Doctors say Rep. Jayapal’s single-payer House bill is the only way to achieve universal, comprehensive coverage while saving the nation billions in health costs
By Physicians for National Health Program (PNHP)
WASHINGTON, D.C. – Physicians for a National Health Program (PNHP), a nonprofit research and education organization whose 23,000 members support single-payer national health insurance, endorses the Medicare for All Act of 2019, filed today by its lead sponsor Rep. Pramila Jayapal (D-Wa.) along with more than 100 co-sponsors.
“Accept no substitutes — only single-payer, Medicare for All can fix the grave dysfunctions and injustices of the American health care system,” said Dr. Adam Gaffney, PNHP’s president and a critical care physician and faculty member at Harvard Medical School. “Congress shouldn’t be distracted with incremental plans like a Medicare buy-in or public option. The only way to achieve universal and comprehensive coverage is to eliminate the profits and waste of the private insurance industry, which drains hundreds of billions of dollars from our health care system each year.”
The Medicare for All Act would improve Medicare by providing comprehensive, first-dollar health benefits inclusive of dental, vision, hearing, mental health, and long-term care, as well as the full spectrum of women’s reproductive health care. It would then expand Medicare to cover everyone living in the U.S., regardless of age, income, or employment. Coverage would be lifelong, portable, and seamless; services would be covered free at the point of service without copays or premiums, which serve only to keep patients from the care they need.
Experts predict that single-payer Medicare for All would would save more than $600 billion annually by slashing the administrative waste of private insurance and the paperwork insurers impose on hospitals and doctors ($504 billion) and bargaining down drug prices ($155 billion). These efficiencies would free up enough money for universal, first-dollar coverage without any overall increase in U.S. health spending, while controlling its growth over time.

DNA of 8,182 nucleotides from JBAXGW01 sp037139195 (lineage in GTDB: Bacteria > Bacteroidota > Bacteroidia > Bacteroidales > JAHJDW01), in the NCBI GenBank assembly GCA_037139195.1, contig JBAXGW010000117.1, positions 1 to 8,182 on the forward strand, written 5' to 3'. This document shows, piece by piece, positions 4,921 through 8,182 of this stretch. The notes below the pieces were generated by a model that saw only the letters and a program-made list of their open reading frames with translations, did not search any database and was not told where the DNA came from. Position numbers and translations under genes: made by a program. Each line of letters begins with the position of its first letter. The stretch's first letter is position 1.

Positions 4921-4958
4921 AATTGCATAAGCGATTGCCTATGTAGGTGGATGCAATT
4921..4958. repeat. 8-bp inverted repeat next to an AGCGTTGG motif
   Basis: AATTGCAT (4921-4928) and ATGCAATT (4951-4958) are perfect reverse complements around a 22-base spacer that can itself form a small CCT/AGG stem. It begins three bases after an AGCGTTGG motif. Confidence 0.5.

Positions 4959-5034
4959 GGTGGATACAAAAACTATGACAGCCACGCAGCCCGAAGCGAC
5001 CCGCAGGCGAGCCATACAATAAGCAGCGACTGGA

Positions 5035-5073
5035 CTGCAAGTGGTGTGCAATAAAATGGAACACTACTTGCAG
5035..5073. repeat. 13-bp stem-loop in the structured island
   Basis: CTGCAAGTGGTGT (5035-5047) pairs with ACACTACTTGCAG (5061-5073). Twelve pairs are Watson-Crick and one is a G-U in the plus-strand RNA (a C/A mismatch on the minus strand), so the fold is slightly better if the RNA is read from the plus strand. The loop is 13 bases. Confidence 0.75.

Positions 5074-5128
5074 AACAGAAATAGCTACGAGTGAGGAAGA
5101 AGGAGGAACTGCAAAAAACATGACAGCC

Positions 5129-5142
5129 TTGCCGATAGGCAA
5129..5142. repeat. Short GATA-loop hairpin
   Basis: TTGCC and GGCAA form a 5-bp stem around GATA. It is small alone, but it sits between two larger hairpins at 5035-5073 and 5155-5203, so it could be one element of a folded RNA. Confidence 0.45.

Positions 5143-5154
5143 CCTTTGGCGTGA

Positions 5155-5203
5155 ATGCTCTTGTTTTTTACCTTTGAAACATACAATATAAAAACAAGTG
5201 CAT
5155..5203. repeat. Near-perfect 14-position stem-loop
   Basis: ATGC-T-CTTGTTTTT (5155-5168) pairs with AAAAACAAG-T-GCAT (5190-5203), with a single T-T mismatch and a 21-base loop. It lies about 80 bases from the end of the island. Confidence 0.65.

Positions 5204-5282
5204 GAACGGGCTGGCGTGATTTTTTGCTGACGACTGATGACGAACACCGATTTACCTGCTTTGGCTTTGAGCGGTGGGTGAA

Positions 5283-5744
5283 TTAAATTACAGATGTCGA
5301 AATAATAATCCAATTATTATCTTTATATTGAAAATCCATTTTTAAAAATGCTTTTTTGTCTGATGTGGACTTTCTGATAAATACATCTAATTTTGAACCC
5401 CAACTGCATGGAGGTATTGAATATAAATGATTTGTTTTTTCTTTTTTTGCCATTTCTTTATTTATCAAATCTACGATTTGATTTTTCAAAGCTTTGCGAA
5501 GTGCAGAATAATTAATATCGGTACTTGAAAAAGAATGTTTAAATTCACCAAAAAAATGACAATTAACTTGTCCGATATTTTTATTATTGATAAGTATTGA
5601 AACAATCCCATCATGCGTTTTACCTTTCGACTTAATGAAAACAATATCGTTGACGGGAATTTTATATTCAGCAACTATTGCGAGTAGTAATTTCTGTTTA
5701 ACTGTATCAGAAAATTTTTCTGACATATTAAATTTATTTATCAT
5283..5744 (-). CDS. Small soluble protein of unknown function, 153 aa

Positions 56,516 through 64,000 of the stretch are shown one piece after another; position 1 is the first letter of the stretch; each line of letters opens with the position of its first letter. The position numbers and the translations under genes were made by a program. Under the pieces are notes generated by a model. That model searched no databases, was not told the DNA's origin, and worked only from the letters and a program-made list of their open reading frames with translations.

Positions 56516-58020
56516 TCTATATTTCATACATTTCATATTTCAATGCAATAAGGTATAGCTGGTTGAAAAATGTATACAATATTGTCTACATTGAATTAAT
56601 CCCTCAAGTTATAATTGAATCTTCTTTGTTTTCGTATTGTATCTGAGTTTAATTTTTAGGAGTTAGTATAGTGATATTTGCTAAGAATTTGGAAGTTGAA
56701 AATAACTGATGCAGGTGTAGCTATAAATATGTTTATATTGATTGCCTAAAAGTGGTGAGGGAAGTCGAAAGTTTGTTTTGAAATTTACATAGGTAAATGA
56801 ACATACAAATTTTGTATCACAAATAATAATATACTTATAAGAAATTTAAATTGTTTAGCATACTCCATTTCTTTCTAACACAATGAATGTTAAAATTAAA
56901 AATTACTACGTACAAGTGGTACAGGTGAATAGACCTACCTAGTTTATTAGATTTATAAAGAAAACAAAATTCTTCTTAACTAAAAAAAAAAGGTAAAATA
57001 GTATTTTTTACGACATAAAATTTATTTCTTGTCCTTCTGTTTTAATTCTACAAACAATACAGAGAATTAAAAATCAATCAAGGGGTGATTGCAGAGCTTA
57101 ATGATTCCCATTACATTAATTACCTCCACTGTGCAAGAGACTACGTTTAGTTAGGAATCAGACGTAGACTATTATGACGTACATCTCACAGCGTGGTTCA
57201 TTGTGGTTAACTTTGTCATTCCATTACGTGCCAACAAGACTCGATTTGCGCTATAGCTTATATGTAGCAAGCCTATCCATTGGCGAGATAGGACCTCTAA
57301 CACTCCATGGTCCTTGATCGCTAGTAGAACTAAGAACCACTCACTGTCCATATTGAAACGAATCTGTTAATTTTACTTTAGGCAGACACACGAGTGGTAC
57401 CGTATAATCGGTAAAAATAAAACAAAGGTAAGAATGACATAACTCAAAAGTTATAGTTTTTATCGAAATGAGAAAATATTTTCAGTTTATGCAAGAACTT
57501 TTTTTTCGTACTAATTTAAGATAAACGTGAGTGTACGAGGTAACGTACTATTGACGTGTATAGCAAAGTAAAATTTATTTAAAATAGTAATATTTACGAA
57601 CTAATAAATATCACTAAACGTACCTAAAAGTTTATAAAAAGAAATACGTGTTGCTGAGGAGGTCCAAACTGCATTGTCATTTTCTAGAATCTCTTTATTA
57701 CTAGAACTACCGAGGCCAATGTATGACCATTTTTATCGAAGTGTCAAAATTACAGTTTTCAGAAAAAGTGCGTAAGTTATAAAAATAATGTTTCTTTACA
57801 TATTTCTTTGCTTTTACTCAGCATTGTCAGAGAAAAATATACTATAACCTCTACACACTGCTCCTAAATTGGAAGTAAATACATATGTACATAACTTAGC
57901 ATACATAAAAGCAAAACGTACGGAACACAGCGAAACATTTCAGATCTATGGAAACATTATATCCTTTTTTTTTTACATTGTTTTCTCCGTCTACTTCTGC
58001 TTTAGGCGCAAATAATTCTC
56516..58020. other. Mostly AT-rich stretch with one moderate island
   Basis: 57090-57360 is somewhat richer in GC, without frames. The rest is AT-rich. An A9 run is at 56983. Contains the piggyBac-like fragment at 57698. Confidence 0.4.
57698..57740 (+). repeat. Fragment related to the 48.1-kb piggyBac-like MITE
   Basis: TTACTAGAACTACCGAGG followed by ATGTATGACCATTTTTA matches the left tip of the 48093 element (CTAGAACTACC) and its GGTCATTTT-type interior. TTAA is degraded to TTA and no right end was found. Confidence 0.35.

Currently, the U.S. spends $3.65 trillion per year on health care, double the per-capita spending of other industrialized nations that provide universal coverage. Without single-payer reform, U.S. health spending is projected to reach $5.96 trillion — 19.4 percent of GDP — by 2027.
“Even single-payer opponents admit that, compared to Medicare for All, the status quo will cost U.S. $2 trillion more over the next decade,” said Dr. Claudia Fegan, a Chicago-based internal medicine physician and PNHP national coordinator. “How do they propose we pay for that?”
Dr. Fegan added that although the Affordable Care Act — which relies on a system of private and employer-provided insurance — expanded coverage to many, it failed to reduce the proportion of bankruptcies driven by medical problems, while doing little to expand the health security of all Americans.
While endorsing the Medicare for All Act as a strong single-payer bill, PNHP notes an area for improvement: Since for-profit providers (including hospitals, dialysis centers, nursing homes, home care agencies, and hospices) have been shown to provide inferior care at inflated prices, PNHP recommends moving to a fully nonprofit health system in addition to the bill’s current constraints on profit-making. To achieve an orderly transition of for-profit providers to nonprofit status, the doctors’ group recommends a bond-funded buyout of investor-owned facilities.
Dr. Gaffney welcomed this moment as a key step forward in the movement towards a sustainable, just health care system for the nation. “The system is failing both physicians and patients,” he said. “We can do better. In fact, we have to: The health and future of our nation hangs in the balance.”